Economic development is a broader concept that is more qualitative in nature. Economic development encompasses improvement in the quality of life, including economic growth in the production of goods and services. In short, continuous economic growth is necessary for economic development, but economic growth is not the only consideration. (Irvin B, 2004)
Gross Domestic Product (GDP) measures the total final domestic output of goods and services produced by residents regardless of the allocation to domestic and foreign claims (CBN statistical bulletin, 2001).
Exports are the goods and services which a country sends to other countries (abroad) in return for some payment made in foreign exchange. Exports are determined by the exchange rate, domestic income, tariffs, trade policies, and foreign income for practical purposes, it is assumed that exports are determined by external variables and in that case, exports are taken as autonomous (Anyanwu, et. al, 1995). On the other hand, imports are goods and services which are brought into a country from foreign nations for which the receiving country pays in foreign exchange. Imports are largely determined by domestic variables, the chief of which is domestic income (Anyanwu, et. al, 2004)
An open economy is an economy which transacts business with the rest of the world. And for export promotion to be efficiently and effectively conducted it must not devoid of its necessary ingredient like free trading, distorting price and cost effect of protection (Jhingan, 2001).
A country’s consumption possibilities are limited by its production possibility frontier and are increased by net trade with the rest of the world (Inang, 1995). Any country involved in export promotion will definitely allowed foreign investment inflow into its country.
Foreign investment is the inflow of foreign resources in the form of equity, capital, reinvested earnings, or net borrowing from parent companies or affiliates abroad. It also involves the transfer of package resources including capital, technology, management and market expertise. These resources have the effect of extending the production capacities of receipts country.
Foreign investment inflows are required to stimulate the acquisition of technology and transfer the structure of domestic output. The most attractive feature of foreign investment is the package of capital technological and managerial resources contained in the investment which generates a stream of real income, in fact it exceed profits that constitutes the returns to the investment. However, underdeveloped countries like Nigeria are generally weak in the ability to negotiate for technologies and in the assessment of the quality of foreign investment package. Multinational Corporation is also involved in the over-invoicing of their import inputs and over invoicing of their exports. Foreign owned enterprises are being indifferent to technology transfer. They could adopt high capital intensive technology to the detriment of employment and the labour surplus hosted by less developed countries.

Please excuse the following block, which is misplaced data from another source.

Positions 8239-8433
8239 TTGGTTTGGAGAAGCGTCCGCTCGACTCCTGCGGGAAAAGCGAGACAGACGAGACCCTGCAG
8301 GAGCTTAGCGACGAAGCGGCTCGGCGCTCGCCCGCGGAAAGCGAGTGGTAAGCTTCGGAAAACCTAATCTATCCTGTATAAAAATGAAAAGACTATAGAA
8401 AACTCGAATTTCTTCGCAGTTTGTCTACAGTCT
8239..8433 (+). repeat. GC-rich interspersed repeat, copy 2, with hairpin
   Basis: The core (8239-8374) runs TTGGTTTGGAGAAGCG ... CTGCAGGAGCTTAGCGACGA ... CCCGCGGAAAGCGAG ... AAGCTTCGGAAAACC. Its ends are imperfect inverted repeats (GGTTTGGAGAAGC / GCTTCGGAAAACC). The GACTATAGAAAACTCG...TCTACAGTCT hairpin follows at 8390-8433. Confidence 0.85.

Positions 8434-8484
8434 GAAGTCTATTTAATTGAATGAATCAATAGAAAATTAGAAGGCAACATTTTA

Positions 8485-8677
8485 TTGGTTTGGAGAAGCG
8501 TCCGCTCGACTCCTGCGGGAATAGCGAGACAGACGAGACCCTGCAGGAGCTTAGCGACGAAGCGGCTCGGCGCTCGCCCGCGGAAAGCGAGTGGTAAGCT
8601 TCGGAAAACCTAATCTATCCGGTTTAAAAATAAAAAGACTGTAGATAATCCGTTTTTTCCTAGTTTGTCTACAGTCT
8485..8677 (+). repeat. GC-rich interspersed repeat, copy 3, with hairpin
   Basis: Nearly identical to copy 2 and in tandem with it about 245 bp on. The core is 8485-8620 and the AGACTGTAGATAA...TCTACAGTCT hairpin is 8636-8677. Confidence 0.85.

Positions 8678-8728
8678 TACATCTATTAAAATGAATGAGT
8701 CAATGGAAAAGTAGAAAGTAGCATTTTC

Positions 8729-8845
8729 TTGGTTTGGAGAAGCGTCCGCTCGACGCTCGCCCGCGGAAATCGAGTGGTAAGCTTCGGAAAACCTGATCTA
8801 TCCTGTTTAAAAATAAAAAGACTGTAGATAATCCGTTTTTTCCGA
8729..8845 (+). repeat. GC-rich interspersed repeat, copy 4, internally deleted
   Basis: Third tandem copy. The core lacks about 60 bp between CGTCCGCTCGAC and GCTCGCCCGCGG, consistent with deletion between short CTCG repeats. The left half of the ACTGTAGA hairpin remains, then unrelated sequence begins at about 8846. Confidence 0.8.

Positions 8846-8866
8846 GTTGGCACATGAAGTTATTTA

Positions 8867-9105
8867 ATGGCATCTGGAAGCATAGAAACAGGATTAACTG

Openness permits the inflow of imported product such as consumer goods, transport equipment, vehicles and agricultural implements. The main drawback is that higher rate of growth of imports coupled with the instability that has consistently plagued primary production in the world commodity markets had led to deteriorating terms of trade and adverse balance of payments (Olayide, et al 1982).
It is however, economically suicidal to open the floodgate to unbridled importation of all sorts of goods into the country. More import would compete and kill domestic industries. There is no question, however that international trade brigs with its change. There are dynamic as well as static gains.
These prove sufficiently attractive to local residents to induce them first to spare some of their current product for exchange, then to increase output and eventually to transform subsistence agriculture into commercial agriculture. As the need for exports to pay for the desired inputs grow, the boundaries of commercial agriculture are extended, it becomes more specialized and more efficient. Nigeria is predominantly rural. About 65 percent of the population lives in the rural areas. One of the important leverage areas of intervention in the export promotion strategy is opportunities which enable people in the rural areas to participate in mainstream export activities. Also, one of the most effective instruments of linking rural production with the export market is the “Exports production Village (EPV)” concept. It was tested with varying levels of success in a few developing countries such as Ghana, Honduras, Ecuador and a few other Latin American countries but it was based on a concept developed and implemented in Sri-Lanka with great success in the 1970s; the outcome reflecting the efficiency of designing and executing the schemes, thus providing very useful lesson learnt. Some of such lessons are to adopt the participatory approach in formulating and implementing the scheme to secure the commitment of the villagers and to ensure that the scheme has passed the feasibility test before being undertaken. It is a powerful tool for rural development.